That lack of accountability makes “school choice,” to which DeVos and her family have devoted tens of millions of dollars, a chimaera. Unless private schools and charters have to demonstrate results just like public schools do, there is no such thing as a well-informed choice because there is no data about academic success. Whoever puts on the best dog-and-pony show, or has the snazziest labs or the coolest computers, will collect your tax dollars. If it’s a charter or a private school, they’ll send those tax dollars to whoever is running the show - quite possibly a profit-driven corporation or a smooth-talking charlatan. They don’t have to invest in the most important and expensive aspect of schooling - professional, caring, utterly dedicated educators - at all.


It’s frightening that DeVos has zero personal experience with public schools, not even as a parent. But most plain old, non-billionaire parents know that you have to give your children consequences for problematic behavior. At her hearing, DeVos refused to commit herself to holding private and charter schools just as accountable as public schools for the tax dollars they would receive under her leadership as Education Secretary. That’s not just educational ignorance. It’s ignorance about the facts of life.


It’s shooting the grizzly, taking the quick way out that will lead to long-term negative consequences, instead of preventing problems from occurring in the first place.


There’s one more reason that DeVos is likely to be a historically terrible head of the Department of Education. According to The Washington Post, she or members of her family have made campaign contributions to almost half the Republican members of the H.E.L.P. committee. DeVos herself admitted to Sen. Bernie Sanders at her hearing that it might have been a total of around $200 million to the Republican Party.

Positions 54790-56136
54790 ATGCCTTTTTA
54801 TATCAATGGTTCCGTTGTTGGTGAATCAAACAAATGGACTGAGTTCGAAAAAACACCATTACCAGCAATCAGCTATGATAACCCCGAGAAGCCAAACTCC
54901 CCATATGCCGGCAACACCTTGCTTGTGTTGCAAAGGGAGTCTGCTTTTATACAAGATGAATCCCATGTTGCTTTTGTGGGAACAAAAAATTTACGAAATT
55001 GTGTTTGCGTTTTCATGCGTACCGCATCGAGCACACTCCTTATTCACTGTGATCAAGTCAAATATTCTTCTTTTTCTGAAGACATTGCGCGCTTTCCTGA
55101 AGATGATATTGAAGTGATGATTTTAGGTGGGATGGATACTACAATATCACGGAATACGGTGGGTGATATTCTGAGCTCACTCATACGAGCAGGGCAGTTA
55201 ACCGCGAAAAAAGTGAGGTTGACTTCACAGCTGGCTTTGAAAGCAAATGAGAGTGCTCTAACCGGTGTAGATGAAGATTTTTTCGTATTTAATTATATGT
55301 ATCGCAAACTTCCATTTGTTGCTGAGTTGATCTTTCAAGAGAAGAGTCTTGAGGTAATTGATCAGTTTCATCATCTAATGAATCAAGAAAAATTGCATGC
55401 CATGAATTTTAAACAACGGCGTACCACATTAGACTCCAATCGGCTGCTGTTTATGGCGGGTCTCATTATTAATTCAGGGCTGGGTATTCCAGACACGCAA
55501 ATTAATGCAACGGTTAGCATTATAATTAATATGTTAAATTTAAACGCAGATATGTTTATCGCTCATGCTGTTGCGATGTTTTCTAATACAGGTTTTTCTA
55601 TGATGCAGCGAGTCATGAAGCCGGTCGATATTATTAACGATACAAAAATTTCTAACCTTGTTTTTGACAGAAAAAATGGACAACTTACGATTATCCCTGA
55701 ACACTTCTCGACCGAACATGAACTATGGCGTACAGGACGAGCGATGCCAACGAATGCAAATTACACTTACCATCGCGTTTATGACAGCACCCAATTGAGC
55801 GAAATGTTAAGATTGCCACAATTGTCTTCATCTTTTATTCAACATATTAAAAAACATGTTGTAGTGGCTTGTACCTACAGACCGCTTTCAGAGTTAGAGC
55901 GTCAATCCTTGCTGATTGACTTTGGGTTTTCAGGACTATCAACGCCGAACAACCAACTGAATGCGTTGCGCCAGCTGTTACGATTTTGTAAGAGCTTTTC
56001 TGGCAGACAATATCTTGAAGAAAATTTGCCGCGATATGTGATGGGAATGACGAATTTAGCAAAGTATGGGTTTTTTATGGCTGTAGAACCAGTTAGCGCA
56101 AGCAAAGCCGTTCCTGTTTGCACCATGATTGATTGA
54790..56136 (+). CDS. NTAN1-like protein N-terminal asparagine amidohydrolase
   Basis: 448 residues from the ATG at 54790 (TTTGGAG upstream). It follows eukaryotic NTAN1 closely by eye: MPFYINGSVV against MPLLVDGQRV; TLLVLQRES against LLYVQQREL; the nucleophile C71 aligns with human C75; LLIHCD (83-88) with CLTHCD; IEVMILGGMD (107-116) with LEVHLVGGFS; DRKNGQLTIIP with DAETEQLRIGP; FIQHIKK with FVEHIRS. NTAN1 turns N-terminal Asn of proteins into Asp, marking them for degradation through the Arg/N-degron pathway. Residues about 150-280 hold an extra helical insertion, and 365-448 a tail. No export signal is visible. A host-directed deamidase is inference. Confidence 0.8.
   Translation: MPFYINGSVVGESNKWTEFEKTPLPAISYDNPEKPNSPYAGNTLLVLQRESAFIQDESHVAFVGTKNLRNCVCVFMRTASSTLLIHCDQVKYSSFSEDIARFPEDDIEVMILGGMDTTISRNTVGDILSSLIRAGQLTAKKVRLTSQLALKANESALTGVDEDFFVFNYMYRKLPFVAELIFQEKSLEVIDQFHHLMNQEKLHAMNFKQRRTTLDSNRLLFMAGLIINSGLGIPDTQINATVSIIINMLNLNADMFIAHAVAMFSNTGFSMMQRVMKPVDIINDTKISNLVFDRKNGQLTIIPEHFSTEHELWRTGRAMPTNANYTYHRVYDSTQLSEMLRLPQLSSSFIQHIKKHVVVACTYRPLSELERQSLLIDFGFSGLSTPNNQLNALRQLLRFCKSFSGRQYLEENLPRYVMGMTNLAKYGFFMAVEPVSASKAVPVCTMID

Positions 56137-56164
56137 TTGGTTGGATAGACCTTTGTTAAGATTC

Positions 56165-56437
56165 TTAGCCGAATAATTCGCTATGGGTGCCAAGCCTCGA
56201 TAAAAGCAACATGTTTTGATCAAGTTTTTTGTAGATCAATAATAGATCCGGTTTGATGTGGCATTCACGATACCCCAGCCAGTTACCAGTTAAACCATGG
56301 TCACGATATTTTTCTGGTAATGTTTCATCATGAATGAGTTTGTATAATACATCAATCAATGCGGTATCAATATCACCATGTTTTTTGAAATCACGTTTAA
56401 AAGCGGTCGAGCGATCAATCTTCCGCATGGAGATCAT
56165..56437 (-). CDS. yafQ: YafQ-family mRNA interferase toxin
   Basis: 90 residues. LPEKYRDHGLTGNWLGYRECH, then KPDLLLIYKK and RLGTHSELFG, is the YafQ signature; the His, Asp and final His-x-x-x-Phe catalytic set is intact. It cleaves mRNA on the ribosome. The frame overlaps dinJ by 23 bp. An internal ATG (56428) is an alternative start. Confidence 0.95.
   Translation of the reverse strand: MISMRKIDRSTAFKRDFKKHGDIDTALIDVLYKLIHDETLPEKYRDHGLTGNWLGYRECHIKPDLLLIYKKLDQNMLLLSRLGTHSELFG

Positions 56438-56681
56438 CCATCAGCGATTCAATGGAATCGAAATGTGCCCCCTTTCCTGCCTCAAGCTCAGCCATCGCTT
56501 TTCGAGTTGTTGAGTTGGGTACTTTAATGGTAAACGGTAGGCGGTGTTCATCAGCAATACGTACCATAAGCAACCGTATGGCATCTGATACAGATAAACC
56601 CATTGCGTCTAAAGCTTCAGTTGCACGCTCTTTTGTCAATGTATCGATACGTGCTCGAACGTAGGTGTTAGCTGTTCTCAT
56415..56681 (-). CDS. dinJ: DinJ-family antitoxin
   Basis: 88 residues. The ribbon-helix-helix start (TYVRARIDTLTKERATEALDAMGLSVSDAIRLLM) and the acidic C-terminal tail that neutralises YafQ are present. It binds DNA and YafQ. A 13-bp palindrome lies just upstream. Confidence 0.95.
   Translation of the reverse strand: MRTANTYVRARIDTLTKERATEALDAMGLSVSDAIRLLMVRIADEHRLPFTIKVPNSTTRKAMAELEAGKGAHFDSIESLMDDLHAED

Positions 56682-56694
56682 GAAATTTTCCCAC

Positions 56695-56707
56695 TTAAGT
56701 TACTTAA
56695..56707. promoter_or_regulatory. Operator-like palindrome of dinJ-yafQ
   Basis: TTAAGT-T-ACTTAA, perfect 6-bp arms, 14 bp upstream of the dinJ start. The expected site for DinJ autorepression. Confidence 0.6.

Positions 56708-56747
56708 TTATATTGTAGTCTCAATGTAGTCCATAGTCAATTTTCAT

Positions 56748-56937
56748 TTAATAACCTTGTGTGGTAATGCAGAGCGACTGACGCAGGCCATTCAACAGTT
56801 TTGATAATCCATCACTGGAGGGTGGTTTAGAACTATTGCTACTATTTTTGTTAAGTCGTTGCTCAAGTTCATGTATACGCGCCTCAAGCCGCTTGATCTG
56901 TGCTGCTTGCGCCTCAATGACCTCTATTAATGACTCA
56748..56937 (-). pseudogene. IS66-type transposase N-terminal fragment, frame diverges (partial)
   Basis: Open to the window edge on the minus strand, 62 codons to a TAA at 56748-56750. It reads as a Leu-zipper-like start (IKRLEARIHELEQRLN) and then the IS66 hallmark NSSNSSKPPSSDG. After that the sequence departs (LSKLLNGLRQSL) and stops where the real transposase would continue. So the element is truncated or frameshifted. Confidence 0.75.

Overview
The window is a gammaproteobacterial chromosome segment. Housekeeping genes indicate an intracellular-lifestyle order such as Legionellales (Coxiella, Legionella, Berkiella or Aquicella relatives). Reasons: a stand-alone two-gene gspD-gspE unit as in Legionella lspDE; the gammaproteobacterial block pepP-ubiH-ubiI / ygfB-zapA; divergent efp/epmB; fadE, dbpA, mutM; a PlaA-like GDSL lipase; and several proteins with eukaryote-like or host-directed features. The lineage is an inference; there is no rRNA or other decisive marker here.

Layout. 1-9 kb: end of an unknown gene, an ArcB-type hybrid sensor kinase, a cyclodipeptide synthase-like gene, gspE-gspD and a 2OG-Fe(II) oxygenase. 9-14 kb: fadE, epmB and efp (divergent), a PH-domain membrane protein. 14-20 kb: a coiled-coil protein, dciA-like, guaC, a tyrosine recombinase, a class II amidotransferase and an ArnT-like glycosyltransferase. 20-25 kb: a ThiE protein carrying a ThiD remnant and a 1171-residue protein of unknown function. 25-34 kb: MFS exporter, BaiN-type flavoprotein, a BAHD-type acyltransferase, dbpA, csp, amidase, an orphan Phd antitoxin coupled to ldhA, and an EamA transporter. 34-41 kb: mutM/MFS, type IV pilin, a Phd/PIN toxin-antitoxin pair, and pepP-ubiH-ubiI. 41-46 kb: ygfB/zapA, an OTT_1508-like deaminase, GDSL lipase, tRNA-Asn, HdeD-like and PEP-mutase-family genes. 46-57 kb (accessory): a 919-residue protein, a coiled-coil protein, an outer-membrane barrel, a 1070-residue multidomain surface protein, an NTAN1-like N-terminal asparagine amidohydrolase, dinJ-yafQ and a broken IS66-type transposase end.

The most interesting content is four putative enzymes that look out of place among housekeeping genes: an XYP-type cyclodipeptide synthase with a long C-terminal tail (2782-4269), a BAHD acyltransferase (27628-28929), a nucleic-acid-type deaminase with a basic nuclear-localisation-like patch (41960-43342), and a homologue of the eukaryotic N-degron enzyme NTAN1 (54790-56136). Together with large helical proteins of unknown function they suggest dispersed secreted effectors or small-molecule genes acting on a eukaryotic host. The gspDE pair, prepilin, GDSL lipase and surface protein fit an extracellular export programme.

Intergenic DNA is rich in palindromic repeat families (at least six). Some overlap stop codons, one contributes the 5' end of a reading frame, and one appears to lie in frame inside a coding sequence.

As tens of millions of American schoolchildren know, to their sorrow and to many of their parents’ frustration, tests are meant to find out how much each student achieves when the chips are down. No smartphones are allowed in the testing area, and offering the teacher an apple (or even 200 million apples) isn’t supposed to change the outcome. In fact, there’s a word for offering the teacher a quid pro quo in a test situation. It’s called, “cheating.”


So our probable next Education Secretary not only failed to study for her test, confusing the inalienable civil rights of students with disabilities with . . . something or other. She also cribbed her answers, repeating “I support accountability” four times in a row to Senator Tim Kaine during her hearing, but finally admitting that she actually didn’t support equal accountability for charters and private schools when he slightly rephrased the question. Finally, she’s modeling the worst kind of academic dishonesty to 56 million K-12 students in this country, by greasing the palms of her test evaluators to give her a D- when she clearly deserves an F.

I hope that she at least knows what the word “modeling” means to real educators.